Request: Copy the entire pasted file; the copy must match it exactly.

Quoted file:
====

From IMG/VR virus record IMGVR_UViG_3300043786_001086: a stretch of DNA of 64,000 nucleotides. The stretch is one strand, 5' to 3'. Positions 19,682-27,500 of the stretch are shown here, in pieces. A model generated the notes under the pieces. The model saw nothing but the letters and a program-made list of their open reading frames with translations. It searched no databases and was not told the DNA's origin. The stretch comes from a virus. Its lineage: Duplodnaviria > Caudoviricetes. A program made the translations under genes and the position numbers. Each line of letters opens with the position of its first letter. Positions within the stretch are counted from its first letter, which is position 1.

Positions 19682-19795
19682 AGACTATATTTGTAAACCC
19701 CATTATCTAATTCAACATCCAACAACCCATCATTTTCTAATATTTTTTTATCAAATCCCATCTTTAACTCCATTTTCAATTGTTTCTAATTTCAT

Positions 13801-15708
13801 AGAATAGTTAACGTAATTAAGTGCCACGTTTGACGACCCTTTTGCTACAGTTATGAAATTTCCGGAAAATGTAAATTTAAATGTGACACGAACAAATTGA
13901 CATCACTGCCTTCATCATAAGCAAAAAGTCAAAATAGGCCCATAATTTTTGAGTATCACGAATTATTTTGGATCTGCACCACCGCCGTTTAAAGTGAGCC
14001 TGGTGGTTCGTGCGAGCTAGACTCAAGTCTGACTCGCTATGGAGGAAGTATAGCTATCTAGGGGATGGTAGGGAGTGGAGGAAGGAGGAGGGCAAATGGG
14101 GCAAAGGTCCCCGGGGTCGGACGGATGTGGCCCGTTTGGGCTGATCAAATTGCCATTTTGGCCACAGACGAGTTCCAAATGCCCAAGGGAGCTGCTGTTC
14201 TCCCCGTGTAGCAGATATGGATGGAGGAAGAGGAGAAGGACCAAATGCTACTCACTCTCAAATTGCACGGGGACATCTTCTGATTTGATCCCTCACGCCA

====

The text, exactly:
From IMG/VR virus record IMGVR_UViG_3300043786_001086: a stretch of DNA of 64,000 nucleotides. The stretch is one strand, 5' to 3'. Positions 19,682-27,500 of the stretch are shown here, in pieces. A model generated the notes under the pieces. The model saw nothing but the letters and a program-made list of their open reading frames with translations. It searched no databases and was not told the DNA's origin. The stretch comes from a virus. Its lineage: Duplodnaviria > Caudoviricetes. A program made the translations under genes and the position numbers. Each line of letters opens with the position of its first letter. Positions within the stretch are counted from its first letter, which is position 1.

Positions 19682-19795
19682 AGACTATATTTGTAAACCC
19701 CATTATCTAATTCAACATCCAACAACCCATCATTTTCTAATATTTTTTTATCAAATCCCATCTTTAACTCCATTTTCAATTGTTTCTAATTTCAT

Positions 13801-15708
13801 AGAATAGTTAACGTAATTAAGTGCCACGTTTGACGACCCTTTTGCTACAGTTATGAAATTTCCGGAAAATGTAAATTTAAATGTGACACGAACAAATTGA
13901 CATCACTGCCTTCATCATAAGCAAAAAGTCAAAATAGGCCCATAATTTTTGAGTATCACGAATTATTTTGGATCTGCACCACCGCCGTTTAAAGTGAGCC
14001 TGGTGGTTCGTGCGAGCTAGACTCAAGTCTGACTCGCTATGGAGGAAGTATAGCTATCTAGGGGATGGTAGGGAGTGGAGGAAGGAGGAGGGCAAATGGG
14101 GCAAAGGTCCCCGGGGTCGGACGGATGTGGCCCGTTTGGGCTGATCAAATTGCCATTTTGGCCACAGACGAGTTCCAAATGCCCAAGGGAGCTGCTGTTC
14201 TCCCCGTGTAGCAGATATGGATGGAGGAAGAGGAGAAGGACCAAATGCTACTCACTCTCAAATTGCACGGGGACATCTTCTGATTTGATCCCTCACGCCA